Building walls is safe.

Worshiping safety would probably also mean never trying out an idea that had an uncertain chance of success. Because if you tried out your idea and it failed, you could lose money… prestige… credibility… and maybe even friends.

But don’t just take my word for it. Ask anyone who has ever tried to take a new, different, strange, or offbeat idea and make it fly. They will tell you they have lost one or all of those in the process.

In all seriousness, you know what is REALLY dangerous? The pursuit of safety as our ultimate community value… that’s what.

Elevating safety to ultimate importance means taking no risks… venturing into no new territories… initiating no new relationships. It means withdrawing. It means committing yourself to looking suspiciously upon anyone or anything that approaches you. It means putting all of your energy into defending THE WAY THINGS ARE and fighting off the encroachment of THE WAY THINGS MIGHT BE.

Because let’s face it: there is nothing any of us can do to absolutely ensure our personal safety. You might have been unlucky enough, for example, to have been walking down a North End Boston city street in 1919 at the exact moment of the Great Boston Molasses Flood. Caused by the bursting of a large molasses storage tank, the Great Flood killed 21 people and injured another 150. (Source: Wikipedia. That is the picture at the top of this blog post). It is safe to say that none of the victims imagined “death by molasses” for themselves, that day or any day.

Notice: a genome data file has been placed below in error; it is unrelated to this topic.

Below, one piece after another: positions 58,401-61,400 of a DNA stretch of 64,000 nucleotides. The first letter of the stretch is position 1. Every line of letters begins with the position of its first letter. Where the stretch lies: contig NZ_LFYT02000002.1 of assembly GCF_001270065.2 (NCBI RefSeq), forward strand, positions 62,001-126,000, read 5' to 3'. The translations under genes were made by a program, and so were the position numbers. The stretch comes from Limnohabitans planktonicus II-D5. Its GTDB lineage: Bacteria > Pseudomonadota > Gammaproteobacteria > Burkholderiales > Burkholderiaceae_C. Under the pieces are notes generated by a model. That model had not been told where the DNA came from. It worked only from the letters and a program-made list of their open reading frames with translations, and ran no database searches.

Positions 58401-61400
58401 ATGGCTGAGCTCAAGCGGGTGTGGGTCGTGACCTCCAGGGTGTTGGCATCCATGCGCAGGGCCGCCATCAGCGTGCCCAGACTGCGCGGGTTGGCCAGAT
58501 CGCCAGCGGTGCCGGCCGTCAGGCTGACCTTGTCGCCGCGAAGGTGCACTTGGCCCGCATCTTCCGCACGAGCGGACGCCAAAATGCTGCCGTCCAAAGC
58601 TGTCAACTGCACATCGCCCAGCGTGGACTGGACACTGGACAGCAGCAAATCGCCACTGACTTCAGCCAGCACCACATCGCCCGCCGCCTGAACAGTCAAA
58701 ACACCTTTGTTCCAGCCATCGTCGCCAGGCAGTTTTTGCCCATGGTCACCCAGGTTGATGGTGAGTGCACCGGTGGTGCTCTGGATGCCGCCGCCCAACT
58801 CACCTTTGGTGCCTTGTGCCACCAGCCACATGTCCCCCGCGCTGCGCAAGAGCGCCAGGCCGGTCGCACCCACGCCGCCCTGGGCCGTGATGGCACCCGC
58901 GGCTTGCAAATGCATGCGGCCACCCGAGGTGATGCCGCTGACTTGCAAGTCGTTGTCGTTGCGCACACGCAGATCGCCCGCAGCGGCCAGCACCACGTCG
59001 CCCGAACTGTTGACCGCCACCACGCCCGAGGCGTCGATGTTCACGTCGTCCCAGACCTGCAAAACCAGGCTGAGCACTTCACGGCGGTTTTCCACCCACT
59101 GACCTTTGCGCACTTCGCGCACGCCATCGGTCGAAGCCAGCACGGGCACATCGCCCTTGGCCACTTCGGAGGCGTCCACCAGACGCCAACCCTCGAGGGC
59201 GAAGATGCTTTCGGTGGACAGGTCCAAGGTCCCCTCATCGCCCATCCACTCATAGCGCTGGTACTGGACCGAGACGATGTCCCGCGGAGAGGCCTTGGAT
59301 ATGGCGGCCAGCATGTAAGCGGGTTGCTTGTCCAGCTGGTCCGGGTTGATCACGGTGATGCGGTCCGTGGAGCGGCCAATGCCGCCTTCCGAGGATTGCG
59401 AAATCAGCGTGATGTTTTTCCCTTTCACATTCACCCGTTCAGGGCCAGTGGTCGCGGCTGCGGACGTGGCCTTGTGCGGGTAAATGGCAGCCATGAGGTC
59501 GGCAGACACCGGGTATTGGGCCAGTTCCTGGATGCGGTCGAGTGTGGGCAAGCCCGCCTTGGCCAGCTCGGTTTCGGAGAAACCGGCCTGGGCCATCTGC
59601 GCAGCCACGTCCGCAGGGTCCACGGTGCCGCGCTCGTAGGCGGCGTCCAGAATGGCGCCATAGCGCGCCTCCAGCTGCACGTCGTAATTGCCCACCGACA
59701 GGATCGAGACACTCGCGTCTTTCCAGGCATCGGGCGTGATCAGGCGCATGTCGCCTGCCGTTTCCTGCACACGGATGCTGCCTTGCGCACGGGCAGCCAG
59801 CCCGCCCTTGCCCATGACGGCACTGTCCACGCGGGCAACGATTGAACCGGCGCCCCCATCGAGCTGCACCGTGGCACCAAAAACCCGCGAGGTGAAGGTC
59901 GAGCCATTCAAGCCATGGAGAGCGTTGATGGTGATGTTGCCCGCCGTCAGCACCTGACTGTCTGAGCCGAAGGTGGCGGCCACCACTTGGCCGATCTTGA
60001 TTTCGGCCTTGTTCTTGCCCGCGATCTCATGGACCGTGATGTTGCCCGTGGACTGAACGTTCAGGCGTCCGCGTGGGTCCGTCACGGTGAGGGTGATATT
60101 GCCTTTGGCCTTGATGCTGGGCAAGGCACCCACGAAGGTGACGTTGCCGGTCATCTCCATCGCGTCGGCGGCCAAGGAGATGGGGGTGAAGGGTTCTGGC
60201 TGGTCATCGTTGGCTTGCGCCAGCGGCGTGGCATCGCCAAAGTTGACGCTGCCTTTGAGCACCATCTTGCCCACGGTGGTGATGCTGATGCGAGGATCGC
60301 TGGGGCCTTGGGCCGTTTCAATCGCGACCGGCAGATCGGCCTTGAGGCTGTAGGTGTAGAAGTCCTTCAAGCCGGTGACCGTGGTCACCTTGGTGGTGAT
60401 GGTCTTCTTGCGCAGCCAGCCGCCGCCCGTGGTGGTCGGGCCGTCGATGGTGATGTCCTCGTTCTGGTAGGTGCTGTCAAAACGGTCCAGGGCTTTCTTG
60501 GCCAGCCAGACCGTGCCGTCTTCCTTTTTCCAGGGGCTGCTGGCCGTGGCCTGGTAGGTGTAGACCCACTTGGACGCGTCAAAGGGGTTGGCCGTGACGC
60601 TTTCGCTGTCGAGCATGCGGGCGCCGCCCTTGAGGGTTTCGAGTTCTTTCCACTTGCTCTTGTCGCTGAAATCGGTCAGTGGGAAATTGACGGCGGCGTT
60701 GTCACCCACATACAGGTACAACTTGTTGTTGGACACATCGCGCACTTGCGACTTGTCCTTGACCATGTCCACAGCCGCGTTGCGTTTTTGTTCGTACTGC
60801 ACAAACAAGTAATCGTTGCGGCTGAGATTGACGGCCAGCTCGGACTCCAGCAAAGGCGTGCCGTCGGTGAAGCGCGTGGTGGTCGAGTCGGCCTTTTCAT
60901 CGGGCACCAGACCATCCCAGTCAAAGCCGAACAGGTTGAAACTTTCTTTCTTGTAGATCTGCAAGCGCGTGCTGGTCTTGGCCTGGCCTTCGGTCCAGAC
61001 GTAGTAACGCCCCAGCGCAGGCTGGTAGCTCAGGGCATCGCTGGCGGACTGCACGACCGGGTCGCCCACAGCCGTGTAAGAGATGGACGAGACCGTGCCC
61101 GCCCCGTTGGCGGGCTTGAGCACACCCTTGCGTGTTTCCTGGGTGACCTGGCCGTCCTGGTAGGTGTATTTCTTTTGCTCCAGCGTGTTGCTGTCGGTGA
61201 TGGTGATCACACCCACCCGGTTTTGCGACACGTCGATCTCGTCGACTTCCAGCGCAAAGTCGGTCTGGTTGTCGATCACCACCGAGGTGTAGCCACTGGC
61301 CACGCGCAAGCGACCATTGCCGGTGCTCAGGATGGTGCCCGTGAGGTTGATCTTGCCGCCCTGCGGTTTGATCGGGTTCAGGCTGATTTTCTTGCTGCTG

Worshiping safety also means you would have to turn in your “Person of Faith” card. This is because we rely on our own devices and not God to provide our security. We imagine that a higher wall, a bigger gun, a deadlier bomb, a more powerful X-Ray, or a better set of laws will give us the safety we seek. Proverbs 29:25 helpfully reminds us, “The fear of others lays a snare, but one who trusts in the Lord is secure.” (Proverbs 29:25, NRSV).

The truth is: SAFETY comes from God and God alone.

In his life and preaching SAFETY seemed to exist – if it existed at all – at the very bottom of Jesus’ priority list. Time and time again we see him endangering his personal safety by violating Sabbath laws, eating with the wrong people, pronouncing forgiveness to sinners (“Who is this that thinks he can forgive?”), touching lepers, walking on water, and defying political and religious authority.

And as we watch Jesus work, we know his courage doesn’t come from the heart of a daredevil; it comes from an unshakable faith in the God who created him and sent him into the world on his mission of mercy. Jesus summed up his own views on security pretty well when he said, “Those who try to make their life secure will lose it, but those who lose their life will keep it.” (Luke 17:33, NRSV).

Safety and security are important. But pursuing these as the ultimate value of life is not only unfaithful to God’s word… it is downright dangerous to the world. As Jesus said to his disciples in his farewell message in John: “I have said this to you, so that in me you may have peace. In the world you face persecution. But take courage; I have conquered the world!” (John 16:33, NRSV).